Having lost everything, Eddie has only one thought in mind; to completely walk away from journalism and the investigation that took everything from him. However, as a good journalist, his intentions to let it go are short-lived; a source in Life Foundation, a scientist visibly disappointed by his boss's grandiloquence and megalomania, seeks him out with evidence confirming that everything Eddie suspected of Carlton Drake is true... and might be even worse.
Eddie decides to infiltrate Life’s headquarters, with a little help of his source, to discover the truth...
... and ends up not only stumbling upon more than the truth, but also forcibly being the host of a creature from outer space, the product of one of the samples that Life collected in the comet, with its own agenda and very specific intentions. A creature that every comic book fan will recognize as a symbiote.
My mother always told me never to rob a Chinese store... | Source: CNET
If you noticed a certain similarity with Upgrade (2018)'s plot by reading Venom’s synopsis, I cannot blame you. This should not be a contentious point, though; six years ago, Dredd (2012) – a movie that, by the way, I will review as soon as possible – managed to get away with a plot that was very similar to The Raid (2011). That action and martial arts tour-de-force, directed by Gareth Evans and starring Indonesian actor and silat practitioner Iko Uwais, had glaring enough similarities with Dredd to raise eyebrows. Nevertheless, Dredd not only managed to revitalize a classic character who had a rough patch after the disastrous adaptation starring Sylvester Stallone in 1995, but also became an excellent film in its own right.
Venom, on the contrary…
If the film had dared to keep its crude and suspenseful atmosphere through its entire run, and had respected its internal logic a lot more, Venom would have been one hell of a movie. Unfortunately, beyond its surprisingly attractive beginning, we end up dealing with a subpar superhero movie that reminds us of the badly written scripts of the early 2000s. Eddie Brock's possession by the symbiote, instead of increasing the narrative tension of the film, completely changes its nature and brings it closer to a buddy film. It has some very funny set pieces, though, in which Eddie learns, in both good and bad ways, that he must give a certain degree of freedom to his organic and sarcastic new friend’s impulses if he wants to stop Carlton Drake in his evil ambitions.
Nevertheless, this plot device begins to wear quickly; the second and third acts of the plot suffer a lot as a result, making you feel that a 112-minute movie could have lasted about 20 minutes less without any consequence. To add insult to injury, the complete omission of Spider-Man – Venom's main rival, with whom the symbiote has a love-hate story quite known to fans – forces screenwriters to highlight a somewhat different reason, both for the presence of said antagonistic organisms on Earth, and for the symbiote's change of heart about humanity, that feels somewhat ham-fisted.
One of Venom's biggest problems, incredibly, is its cast... and the almost null chemistry between them. | Source: The Amaranta
As far as acting is concerned, Venom's casting is hit-and-miss at best. It is true that Tom Hardy is one of those actors who can consistently deliver spectacular performances in any project he is involved, no matter the perceived success of said films. Here, however, this happens by pure chance; the English actor does not seem completely comfortable in his role, and his Eddie Brock does not fully convey – either by script or by bad directing – those traits that we usually admire in journalists on film. Once Eddie and the symbiote bond, though, we get to see the Tom Hardy we love; known for playing characters with deep contradictions, he succeeds in capturing the fear and terror experienced by the character as Eddie adapts to his new condition. He even gets to flex his comedy muscles with fairly good results.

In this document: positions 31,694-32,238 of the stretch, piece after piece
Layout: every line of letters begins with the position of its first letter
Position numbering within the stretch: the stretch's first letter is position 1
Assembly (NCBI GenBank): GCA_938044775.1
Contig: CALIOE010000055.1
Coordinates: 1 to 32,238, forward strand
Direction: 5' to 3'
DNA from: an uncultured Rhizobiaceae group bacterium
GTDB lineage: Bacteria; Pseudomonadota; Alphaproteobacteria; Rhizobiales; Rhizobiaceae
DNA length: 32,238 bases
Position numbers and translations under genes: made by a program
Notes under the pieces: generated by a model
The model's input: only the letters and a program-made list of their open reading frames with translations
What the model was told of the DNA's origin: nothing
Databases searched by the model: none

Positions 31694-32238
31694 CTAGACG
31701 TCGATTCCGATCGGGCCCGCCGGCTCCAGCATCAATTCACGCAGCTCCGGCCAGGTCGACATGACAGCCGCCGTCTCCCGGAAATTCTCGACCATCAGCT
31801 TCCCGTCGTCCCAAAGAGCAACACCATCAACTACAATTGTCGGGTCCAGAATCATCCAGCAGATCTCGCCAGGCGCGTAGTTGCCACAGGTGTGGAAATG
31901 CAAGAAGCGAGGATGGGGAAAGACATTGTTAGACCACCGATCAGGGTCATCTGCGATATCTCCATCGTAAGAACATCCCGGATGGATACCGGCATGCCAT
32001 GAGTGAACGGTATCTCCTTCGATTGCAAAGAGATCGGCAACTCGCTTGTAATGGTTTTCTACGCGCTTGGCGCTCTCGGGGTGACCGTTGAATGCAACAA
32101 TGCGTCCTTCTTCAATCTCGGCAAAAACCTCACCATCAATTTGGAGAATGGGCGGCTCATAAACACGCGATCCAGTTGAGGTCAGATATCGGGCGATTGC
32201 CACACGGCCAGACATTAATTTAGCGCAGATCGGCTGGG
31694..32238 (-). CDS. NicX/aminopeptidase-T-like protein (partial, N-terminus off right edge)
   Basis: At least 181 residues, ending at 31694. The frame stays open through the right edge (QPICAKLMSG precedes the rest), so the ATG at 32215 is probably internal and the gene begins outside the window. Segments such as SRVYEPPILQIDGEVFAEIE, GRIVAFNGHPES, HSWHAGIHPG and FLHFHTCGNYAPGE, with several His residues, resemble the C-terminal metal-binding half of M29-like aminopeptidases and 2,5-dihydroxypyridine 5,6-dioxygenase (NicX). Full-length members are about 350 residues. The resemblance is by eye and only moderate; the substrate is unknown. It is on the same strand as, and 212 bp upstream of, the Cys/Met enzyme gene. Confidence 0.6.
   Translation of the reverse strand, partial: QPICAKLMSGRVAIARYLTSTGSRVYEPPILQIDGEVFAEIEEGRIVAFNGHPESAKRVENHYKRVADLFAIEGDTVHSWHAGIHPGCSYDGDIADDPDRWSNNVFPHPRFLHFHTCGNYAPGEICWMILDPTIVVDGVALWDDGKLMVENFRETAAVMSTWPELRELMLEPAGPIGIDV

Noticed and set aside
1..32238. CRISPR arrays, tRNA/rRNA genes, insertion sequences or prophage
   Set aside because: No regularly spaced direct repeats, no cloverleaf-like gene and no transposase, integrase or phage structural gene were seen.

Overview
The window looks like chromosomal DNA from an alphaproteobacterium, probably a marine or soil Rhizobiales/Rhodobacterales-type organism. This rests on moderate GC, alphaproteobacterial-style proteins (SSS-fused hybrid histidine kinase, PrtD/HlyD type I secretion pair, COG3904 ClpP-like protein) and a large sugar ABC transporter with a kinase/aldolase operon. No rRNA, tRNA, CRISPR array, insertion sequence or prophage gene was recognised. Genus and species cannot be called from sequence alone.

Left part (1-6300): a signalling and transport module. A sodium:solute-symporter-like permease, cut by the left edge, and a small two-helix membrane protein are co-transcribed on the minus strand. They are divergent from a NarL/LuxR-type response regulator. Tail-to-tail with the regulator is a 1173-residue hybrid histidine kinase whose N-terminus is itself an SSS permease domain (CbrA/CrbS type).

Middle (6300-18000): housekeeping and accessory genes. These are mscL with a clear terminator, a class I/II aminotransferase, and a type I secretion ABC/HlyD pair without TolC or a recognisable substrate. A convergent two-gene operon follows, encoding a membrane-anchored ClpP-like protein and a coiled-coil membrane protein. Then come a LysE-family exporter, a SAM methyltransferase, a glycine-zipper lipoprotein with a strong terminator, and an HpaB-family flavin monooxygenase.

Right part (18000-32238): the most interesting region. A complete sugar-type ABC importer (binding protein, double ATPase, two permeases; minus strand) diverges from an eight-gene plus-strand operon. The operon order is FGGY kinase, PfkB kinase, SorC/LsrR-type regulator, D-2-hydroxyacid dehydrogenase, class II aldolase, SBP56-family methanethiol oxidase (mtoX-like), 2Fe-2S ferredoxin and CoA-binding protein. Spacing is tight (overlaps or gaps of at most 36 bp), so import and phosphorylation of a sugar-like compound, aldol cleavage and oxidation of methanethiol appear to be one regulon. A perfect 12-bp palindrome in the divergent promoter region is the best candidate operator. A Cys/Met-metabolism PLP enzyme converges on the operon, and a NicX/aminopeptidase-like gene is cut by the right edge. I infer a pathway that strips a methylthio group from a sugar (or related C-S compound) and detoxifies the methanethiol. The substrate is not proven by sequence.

The rest of the cast, unfortunately, does not hit the mark at all. Michelle Williams' presence is barely felt and her chemistry with Tom Hardy is next to nonexistent, her role also being unnecessary for the functioning of the plot. Riz Ahmed, a young English actor and rapper of whom we already have excellent references – both for his role in Nightcrawler (2014) and in the HBO mini-series The Night Of (2016) – is miscast as the show’s main villain, lacking much of the magnetism and charisma needed to convince the audience that he is more than a caricature of Elon Musk. Jenny Slate has a better run as Dora Skirth – Eddie Brock's source at Life Foundation – but her character’s role is hardly more than a plot enabler that doesn't give her much more to do.
The production values of the symbiote, and the CGI involved in its creation, deserve their own mention. Given the nature of the character, guaranteeing the credibility of the character required that its quality was outstanding; regrettably, it is another half-assed part of the movie. Although close-up scenes look great, Venom does not escape from that habitual occurrence in low budget movies: low-quality, rushed special effects. Throughout the plot, the audience will notice that the abundance of night scenes is not only a choice of setting for the character’s moral ambiguity, but a way to cover up the CGI’s shortfallings... which are evident in the final fight between Eddie Brock and Carlton Drake.
That looked so cool on the trailer, right? WRONG | Source: Free Addons
Was it necessary to make a Venom film? This question may have different answers depending on who do you ask. Fans had been waiting for years for a film based on the House of Ideas’ popular symbiote, and the film studios, in their box office war, usually spare no effort in adapting ideas that could succeed in the theaters. It's a pity that Venom, with such huge resources and a good cast at its disposal, ends up being a work whose virtues are perfectly balanced by its failures, feeling like a half-baked film and with a clear identity problem, divided between the novel, brutal and genuinely terrifying film that could have been...